The times, they are a-changin’

Bob Dylan had this phrase right. Change happens all around us and in us all the time. In our world and in our circles of people, things just don’t stay the same. It is already the month of May. Perhaps you are graduating soon or have kids leaving the nest. You may have several transitions going on in your life. Maybe you are moving, finding a new job, or even getting a new pet. You may be experiencing happy changes or excruciating losses. But certainly, the times, they are a-changin’.

A few months ago, for reasons I don’t really know, I decided to write Wyndham a letter telling him things that have happened since he left this earth. It felt healing. I began by sharing something more light-hearted, but as I began recounting the changes my mouth nearly dropped open, realizing just how much has happened. The letter was long and personal, so am only including some excerpts:

Babe,

So much has happened since you left here. I miss you and think about you every day. I mainly feel deep gratitude because of the kind of man, husband, dad, and papa you were…and I got to be part of it and you as your best friend. Those last few years were so hard I know…traumatic in so many ways. But we did it with the help of God. You stayed grateful, courageous, cheerful, and faithful and amazed me with that. You were quite something and you still speak though you are gone. Now you are free and with God. I’m happy for you and so inspired by your life and death. But oh, how I miss you.

When change happens, even little things…happy and sad things….you are the one I want to tell. You are the one I want to decompress with. Pray with. Laugh with. Sometimes it takes my breath away to realize I can’t do this even though I’m happy for you. There has been a lot of crazy since you left. Go figure. So many transitions.

Very soon after…Tom Brady left the Patriots. I know you would be interested in that. He won a super bowl for Tampa Bay. The Pats and Red Sox stunk the next season, so you didn’t miss much there. They both got better though. He recently retired and unretired. Drama.

And, of all things, we had a global pandemic. For two years!! It was crazy. We couldn’t travel and had to meet virtually for church for nearly two years. Life shut down. Schools didn’t meet and people worked from home. Across the world, we were isolated. We wore masks everywhere until just a few weeks ago, over two years later. You probably have met a number of people who succumbed to Covid.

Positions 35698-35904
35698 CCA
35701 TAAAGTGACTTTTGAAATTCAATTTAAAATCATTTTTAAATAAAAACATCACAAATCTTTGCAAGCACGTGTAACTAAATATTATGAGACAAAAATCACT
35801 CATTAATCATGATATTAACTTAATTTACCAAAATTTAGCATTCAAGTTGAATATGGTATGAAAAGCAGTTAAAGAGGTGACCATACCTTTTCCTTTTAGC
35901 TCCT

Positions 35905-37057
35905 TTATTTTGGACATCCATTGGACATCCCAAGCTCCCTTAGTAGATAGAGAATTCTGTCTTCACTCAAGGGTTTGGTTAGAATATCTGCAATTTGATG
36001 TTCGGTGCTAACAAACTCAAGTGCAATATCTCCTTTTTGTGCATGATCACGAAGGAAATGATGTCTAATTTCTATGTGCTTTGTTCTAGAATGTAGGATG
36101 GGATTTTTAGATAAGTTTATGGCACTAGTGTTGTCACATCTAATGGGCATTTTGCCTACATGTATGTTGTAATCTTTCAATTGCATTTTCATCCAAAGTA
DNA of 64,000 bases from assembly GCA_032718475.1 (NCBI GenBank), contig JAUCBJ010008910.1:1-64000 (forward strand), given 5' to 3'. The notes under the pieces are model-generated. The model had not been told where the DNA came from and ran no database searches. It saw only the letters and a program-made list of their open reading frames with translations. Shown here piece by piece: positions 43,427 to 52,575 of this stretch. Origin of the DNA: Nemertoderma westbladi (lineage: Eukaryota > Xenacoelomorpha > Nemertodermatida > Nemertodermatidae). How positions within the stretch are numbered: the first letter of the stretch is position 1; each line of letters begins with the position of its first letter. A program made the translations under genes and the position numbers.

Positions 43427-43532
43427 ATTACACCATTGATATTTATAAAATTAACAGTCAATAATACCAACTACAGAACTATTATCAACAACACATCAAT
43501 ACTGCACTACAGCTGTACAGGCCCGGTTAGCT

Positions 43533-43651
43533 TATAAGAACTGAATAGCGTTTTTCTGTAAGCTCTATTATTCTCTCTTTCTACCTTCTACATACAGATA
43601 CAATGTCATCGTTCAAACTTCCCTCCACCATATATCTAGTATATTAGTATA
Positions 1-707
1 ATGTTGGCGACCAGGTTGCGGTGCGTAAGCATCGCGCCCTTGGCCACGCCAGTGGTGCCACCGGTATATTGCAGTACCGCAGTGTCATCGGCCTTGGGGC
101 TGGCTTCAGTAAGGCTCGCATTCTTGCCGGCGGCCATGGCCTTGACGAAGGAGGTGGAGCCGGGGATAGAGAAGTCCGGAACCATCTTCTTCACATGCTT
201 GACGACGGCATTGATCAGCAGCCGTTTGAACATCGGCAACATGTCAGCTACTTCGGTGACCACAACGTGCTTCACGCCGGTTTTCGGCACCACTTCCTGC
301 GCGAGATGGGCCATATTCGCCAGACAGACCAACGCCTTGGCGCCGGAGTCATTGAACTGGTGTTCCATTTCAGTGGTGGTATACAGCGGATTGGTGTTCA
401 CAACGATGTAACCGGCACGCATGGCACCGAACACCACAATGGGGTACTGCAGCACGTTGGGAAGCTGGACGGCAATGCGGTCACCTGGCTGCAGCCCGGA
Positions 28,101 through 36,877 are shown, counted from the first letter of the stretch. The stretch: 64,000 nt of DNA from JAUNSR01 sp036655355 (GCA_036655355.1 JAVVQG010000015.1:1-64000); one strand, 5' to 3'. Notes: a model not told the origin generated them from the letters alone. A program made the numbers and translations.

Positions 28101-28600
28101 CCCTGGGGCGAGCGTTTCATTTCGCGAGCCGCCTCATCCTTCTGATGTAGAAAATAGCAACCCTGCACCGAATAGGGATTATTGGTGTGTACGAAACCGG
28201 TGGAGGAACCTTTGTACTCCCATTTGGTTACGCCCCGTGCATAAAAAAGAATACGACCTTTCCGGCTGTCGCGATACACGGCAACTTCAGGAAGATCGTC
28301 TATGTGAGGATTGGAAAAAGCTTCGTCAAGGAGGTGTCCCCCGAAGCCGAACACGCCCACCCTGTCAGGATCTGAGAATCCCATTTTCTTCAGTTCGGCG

Your whole family loves you so deeply it can’t be expressed properly. Emma graduated, and began the Northeastern honors college of nursing. She wants to be a nurse practitioner and is currently studying in London. Lexi just got baptized, which was so exciting, and two others are studying the Bible. You would be so proud of all your grandchildren and of our kids..Oh, and I should tell you that Kevin and Melissa are now serving as lead evangelist and women’s ministry leader for the Boston church. So many changes. I’m sorry to tell you that your sister Jane died last February, and Aunt Emma passed a couple months ago. I feel sure you know these things, but it helps me to say them to you. Oh, and sadly, recently Russia invaded Ukraine and it’s ugly and so sad. We had some meaningful times there. Shawn updates in a prayer time every day.

Kind of a big personal change is that I retired. It was a hard decision but the right one. Oh, and I sold our house and moved to Connecticut near Kristen. Real estate has gone crazy. Kristen was my realtor. She’s a good one, no surprise there. The house I found is perfect for me. Amazingly, the house has a studio apartment in the back where Jacob lives. His was a hard transition, but he is doing ok. You would love it here across from the river. I get to walk along the Connecticut River daily with Denver, which he loves. The boats remind me of you. I know this was a good move for me. God has been good to me. I just started a small real estate rental business. Didn’t really plan on that, but the opportunity came. Crazy, I know.